Beyond the media, it isn’t much better.  Women make up 17% of Congress overall, and the 2010 election brought a net loss of women serving at the national level for the first time since 1987.  Women have about 15% of the bylines in opinion journalism in the U.S., and The Op-Ed Project aggregates weekly data tracking major U.S. newspaper bylines by gender.  It’s usually not good news.

Here’s the thing that only a few will also dare to point out:  The U.S. Council of Catholic Bishops is 100% male.  The specific organization to which the Obama administration made concession in the logistics of the Affordable Care Act and women’s health has zero women.  Why is this legitimate?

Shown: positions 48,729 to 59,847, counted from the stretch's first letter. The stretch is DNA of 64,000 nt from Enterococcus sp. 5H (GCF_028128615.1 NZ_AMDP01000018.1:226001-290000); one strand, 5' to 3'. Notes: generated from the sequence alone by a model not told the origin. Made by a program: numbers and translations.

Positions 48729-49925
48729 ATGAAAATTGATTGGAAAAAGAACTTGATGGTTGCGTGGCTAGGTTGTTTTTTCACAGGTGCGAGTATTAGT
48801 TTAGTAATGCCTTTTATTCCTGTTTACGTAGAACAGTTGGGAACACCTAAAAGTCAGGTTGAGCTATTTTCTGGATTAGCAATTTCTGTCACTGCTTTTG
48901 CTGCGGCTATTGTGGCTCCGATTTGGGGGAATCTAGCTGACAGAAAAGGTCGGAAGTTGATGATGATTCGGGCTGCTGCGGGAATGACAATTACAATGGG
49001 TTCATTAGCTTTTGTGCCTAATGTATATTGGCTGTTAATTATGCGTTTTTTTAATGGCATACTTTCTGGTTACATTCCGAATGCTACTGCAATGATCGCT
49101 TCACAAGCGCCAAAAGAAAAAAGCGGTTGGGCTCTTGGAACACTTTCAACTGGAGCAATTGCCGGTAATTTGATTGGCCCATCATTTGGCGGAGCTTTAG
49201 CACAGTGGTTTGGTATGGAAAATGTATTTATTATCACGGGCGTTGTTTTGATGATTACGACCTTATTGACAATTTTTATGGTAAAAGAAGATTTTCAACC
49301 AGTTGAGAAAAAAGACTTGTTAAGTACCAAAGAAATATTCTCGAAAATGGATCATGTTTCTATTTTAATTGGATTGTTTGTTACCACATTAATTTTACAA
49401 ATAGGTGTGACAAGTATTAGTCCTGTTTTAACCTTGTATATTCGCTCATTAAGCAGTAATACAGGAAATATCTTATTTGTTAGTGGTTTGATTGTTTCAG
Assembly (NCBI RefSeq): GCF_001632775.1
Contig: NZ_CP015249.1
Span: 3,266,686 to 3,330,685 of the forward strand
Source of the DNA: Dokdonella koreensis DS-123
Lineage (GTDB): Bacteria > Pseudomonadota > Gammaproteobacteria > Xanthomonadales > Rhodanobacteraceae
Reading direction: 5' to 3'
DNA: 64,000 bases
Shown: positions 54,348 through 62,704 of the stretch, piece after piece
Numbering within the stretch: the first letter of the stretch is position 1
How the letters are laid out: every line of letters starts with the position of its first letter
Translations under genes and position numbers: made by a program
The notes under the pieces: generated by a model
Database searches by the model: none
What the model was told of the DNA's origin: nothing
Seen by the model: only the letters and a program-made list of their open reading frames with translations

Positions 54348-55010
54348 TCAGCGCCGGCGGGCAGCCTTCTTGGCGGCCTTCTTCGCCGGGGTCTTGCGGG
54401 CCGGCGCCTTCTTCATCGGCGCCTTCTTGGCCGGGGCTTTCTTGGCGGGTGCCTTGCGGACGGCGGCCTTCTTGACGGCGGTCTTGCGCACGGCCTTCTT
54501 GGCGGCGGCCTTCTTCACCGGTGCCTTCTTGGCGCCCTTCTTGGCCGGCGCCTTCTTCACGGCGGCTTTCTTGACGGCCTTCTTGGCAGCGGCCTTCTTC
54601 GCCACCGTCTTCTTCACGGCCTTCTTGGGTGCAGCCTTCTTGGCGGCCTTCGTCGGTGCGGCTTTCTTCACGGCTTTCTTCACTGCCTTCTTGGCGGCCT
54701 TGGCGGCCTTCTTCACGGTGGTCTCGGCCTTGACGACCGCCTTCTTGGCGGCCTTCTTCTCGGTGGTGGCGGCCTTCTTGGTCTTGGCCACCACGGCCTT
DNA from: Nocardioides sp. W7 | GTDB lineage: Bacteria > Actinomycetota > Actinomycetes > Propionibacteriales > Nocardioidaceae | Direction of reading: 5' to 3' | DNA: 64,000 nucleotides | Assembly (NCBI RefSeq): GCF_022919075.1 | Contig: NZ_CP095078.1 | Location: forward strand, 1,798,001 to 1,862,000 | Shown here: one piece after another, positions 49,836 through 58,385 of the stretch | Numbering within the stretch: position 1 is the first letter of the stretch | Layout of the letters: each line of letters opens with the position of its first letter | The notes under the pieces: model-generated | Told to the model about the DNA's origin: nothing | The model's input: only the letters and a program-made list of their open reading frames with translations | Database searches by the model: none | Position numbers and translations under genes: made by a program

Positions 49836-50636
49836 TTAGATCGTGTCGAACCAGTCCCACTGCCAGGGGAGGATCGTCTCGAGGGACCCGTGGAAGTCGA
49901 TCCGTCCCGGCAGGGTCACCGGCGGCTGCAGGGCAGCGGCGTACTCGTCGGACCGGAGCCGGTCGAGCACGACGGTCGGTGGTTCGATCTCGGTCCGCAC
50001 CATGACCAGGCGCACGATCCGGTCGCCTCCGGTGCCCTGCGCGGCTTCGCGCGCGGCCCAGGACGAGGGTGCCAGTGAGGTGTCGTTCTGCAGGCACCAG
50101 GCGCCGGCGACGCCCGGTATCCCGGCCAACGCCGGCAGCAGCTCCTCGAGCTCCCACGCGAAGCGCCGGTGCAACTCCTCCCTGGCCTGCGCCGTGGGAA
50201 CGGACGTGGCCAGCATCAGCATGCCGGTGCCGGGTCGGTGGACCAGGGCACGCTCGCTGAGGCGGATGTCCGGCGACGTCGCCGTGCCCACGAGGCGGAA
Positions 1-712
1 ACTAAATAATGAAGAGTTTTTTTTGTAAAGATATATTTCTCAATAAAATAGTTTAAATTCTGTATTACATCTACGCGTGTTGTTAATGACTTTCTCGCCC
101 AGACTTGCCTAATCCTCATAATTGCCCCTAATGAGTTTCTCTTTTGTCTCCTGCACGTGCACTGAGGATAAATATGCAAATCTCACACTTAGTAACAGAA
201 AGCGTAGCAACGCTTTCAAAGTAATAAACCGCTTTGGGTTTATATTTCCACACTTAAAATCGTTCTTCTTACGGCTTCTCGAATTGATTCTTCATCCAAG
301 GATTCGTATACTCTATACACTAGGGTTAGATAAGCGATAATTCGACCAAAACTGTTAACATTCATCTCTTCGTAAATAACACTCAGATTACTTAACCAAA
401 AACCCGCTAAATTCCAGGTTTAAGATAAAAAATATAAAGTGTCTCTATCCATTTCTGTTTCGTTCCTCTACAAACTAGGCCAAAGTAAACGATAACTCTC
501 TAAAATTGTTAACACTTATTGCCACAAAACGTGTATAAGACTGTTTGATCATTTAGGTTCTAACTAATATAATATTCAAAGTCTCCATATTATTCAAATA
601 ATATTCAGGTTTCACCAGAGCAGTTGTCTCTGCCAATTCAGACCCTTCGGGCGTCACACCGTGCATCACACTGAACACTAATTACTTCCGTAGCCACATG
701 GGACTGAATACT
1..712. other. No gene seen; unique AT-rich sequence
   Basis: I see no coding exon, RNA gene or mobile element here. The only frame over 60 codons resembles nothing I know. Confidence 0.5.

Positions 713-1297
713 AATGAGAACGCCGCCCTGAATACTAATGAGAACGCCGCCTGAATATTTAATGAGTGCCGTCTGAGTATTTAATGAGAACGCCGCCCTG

I know.  Religious freedom.  As a non-Catholic, it’s not really my business if the Roman Catholic Church wants to have an all-male priesthood.  (There are organizations for those who have determined it to be their business, however, like the international group Roman Catholic Womenpriests.)  If I don’t like Catholic theology and ethics because it forbids contraception, then I don’t have to be Catholic.  And I can speak out on why access to contraception is, in fact, important for women.  But I don’t have to accept the legitimacy of U.S. Council of Catholic Bishops’ position on contraception, especially when it impacts the implementation of public policy in a way likely to burden women and privilege men.  As we know, there won’t be separate paperwork for erectile dysfunction medication coverage.